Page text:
4.4%

75.0%

.230

.336

.566

2.3

Marlins

0.25

13.2%

3.3%

83.5%

.350

.483

.833

7.3

 

 

An interesting point to note here is that Cards are 12-6 vs. opponents who walk us in >10% of plate appearances, but just 22-24 against those who walk us less than that while scoring a full run less per game - 4. The Phillies and Marlins were especially good at being Good Cardinal Pitchers, each inducing balls in play at a greater than 80% clip.

So what do we need?  More bad news?  If you insist.  Without Sr. José Alberto Pujols Alcántara, this offense would have the following combined line:  .246/.303/.379/.682.  That, my friends, is what we humans like to call piss-ass poor.  That is roughly the equivalent of sending 9 Adam Everetts up there, a far cry from being a contender with the class of the National League (even if we were to add the top trade rumors). 

Even this blackish green lightning-filled humongous funnel cloud has a silver lining, though:  the offense has been extremely unlucky in regards to BABIP (27th - .283).  With the amount of balls the Cards are putting into play, more are bound to fall eventually and that .288 June OBP will rise dramatically.  I hope anyway.

I would love to hear everyone's thoughts on the status of our offense.   Is the lack of discipline the problem?  The absence of real power outside of Pujols?  Maybe someone with better batted ball stats skills can illuminate the point for all of us.  I just want us to score, and score a ton.  I doubt hitting it to the pitcher is going to serve us all that well this time around with the Tigers.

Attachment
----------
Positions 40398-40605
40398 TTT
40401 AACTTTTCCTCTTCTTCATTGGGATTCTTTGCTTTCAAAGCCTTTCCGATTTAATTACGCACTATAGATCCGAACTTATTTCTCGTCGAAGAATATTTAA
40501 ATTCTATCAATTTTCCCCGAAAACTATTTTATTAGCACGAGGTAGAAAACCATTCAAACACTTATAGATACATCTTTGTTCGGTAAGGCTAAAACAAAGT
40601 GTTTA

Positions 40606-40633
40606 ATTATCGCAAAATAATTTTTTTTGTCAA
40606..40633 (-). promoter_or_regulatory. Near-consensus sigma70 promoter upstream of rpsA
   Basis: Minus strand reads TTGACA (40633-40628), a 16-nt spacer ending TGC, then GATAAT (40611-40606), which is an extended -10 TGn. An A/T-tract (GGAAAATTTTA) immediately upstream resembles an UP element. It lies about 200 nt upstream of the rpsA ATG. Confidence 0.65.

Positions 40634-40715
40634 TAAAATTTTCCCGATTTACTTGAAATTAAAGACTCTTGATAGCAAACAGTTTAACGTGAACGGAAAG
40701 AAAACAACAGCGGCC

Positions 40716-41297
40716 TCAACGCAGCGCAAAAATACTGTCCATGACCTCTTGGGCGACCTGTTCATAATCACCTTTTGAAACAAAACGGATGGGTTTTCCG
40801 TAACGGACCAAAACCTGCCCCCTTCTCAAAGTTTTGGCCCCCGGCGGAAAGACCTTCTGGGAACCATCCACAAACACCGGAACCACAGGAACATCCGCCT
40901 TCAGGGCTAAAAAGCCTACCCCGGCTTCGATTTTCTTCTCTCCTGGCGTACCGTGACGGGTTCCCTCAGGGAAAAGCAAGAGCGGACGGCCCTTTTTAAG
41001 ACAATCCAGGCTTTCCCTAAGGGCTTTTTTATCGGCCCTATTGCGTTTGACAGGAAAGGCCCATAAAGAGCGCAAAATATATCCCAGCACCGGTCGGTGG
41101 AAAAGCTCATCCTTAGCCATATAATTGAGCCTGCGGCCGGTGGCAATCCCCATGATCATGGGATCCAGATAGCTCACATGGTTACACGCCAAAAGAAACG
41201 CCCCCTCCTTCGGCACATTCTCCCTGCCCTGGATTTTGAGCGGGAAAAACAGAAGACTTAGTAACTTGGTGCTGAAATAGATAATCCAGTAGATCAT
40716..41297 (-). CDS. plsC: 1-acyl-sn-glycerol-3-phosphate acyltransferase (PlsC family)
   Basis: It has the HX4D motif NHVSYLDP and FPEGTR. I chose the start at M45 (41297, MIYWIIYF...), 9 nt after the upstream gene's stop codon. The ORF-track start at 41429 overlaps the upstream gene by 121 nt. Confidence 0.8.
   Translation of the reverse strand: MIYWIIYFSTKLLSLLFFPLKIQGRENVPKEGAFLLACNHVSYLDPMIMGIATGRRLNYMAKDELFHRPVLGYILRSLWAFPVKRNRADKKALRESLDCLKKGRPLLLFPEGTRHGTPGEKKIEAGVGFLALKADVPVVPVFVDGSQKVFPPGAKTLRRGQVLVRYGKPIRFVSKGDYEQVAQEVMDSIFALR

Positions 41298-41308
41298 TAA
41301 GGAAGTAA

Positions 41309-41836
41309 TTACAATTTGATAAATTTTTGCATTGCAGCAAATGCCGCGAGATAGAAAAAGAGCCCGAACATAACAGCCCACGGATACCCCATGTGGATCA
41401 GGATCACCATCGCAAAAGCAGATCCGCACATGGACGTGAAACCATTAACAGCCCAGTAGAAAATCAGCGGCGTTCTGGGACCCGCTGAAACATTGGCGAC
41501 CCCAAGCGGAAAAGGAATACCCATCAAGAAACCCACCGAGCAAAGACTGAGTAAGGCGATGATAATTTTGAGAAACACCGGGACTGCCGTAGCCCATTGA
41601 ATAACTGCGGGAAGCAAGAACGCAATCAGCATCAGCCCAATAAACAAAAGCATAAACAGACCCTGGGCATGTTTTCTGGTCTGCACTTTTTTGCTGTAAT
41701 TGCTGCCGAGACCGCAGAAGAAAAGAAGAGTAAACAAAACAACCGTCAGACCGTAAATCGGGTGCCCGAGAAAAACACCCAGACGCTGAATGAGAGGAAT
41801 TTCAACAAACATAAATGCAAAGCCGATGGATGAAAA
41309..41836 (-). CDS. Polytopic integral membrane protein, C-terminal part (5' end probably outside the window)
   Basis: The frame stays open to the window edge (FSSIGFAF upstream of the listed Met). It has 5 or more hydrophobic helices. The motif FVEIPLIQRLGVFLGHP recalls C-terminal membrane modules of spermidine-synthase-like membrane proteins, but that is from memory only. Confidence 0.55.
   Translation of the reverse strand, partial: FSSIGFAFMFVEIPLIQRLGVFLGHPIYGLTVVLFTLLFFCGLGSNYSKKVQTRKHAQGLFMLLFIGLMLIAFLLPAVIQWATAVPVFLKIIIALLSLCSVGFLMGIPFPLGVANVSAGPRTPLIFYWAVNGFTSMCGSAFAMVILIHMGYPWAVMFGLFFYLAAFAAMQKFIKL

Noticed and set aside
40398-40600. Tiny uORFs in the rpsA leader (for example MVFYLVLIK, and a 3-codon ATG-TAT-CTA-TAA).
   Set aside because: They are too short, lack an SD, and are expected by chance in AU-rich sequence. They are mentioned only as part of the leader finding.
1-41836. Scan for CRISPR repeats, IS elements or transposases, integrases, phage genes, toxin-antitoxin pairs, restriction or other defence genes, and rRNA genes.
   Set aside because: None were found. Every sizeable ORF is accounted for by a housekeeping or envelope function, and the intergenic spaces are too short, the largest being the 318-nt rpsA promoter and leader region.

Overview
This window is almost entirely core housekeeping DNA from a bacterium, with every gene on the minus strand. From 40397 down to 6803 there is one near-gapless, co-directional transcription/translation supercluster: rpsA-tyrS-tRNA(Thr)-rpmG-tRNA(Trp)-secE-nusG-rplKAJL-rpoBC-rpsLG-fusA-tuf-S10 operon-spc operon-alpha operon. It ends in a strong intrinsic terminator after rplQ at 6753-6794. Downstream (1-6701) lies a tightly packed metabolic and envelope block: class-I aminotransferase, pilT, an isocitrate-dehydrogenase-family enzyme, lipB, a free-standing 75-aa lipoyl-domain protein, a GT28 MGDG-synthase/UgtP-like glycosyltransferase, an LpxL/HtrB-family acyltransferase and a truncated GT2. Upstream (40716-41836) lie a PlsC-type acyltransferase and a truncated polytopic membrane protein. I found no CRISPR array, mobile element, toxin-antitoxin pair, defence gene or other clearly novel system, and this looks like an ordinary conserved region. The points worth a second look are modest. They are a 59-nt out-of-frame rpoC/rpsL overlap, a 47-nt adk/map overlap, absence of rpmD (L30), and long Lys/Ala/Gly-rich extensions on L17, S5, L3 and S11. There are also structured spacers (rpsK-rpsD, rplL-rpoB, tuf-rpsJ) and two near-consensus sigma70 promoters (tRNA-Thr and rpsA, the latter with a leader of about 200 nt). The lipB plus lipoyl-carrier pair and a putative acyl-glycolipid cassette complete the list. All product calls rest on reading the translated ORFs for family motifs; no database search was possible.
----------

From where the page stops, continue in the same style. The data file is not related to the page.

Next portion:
______________________________________________________

6/16 ADDENDUM:  I have never been happier to write the word "addendum" in my life. 

After all my off-day whining and complaining (which certainly caught the ear of the organization due to my authoritative status and brilliance), the Redbirds decided it would be fun walk in exactly 10% of their PAs on their way to this line against Verlander & Co.: .400/.462/.714/1.176.  For those of you keeping track at home, they also K'ed in 17.5% of PAs, meaning 72.5% resulted in a ball in play (well off the June average).

We made the jump from Adam Everett to Babe Ruth!  Love small samples!  The Bambino's career line:  .342/.474/.690/1.164.

______________________________________________________

Notes, caveats, etc.

Data taken from Fangraphs and Baseball Musing's play-by-play database.

Yes, I am aware I suck at HTML tables.  Yes, I could have googled it and fixed it in 3 minutes.  No, you can't force me to learn.

Footnotes:

  1. K%: defined as K / PA.  I used PAs instead of ABs to be comparable to BB%.
  2. BB%: defined as BB / PA. 
  3. In play%: defined as (PA - K - BB) / PA.  This is not perfect as it includes HBP, but wanted it to tie to my previous formulas, i.e. 1 - (K% + BB%).  
  4. I realize this is one step above BBTN factoid analysis.  Completely cherry-picked and not necessarily telling.  But it supported my point, so I am using it.  Sorry, nerd.

_______________________________________________________

Ed. note:  Many thanks to SleepyCA for a clarification on BB% calculation.  Numbers now reflect the correction.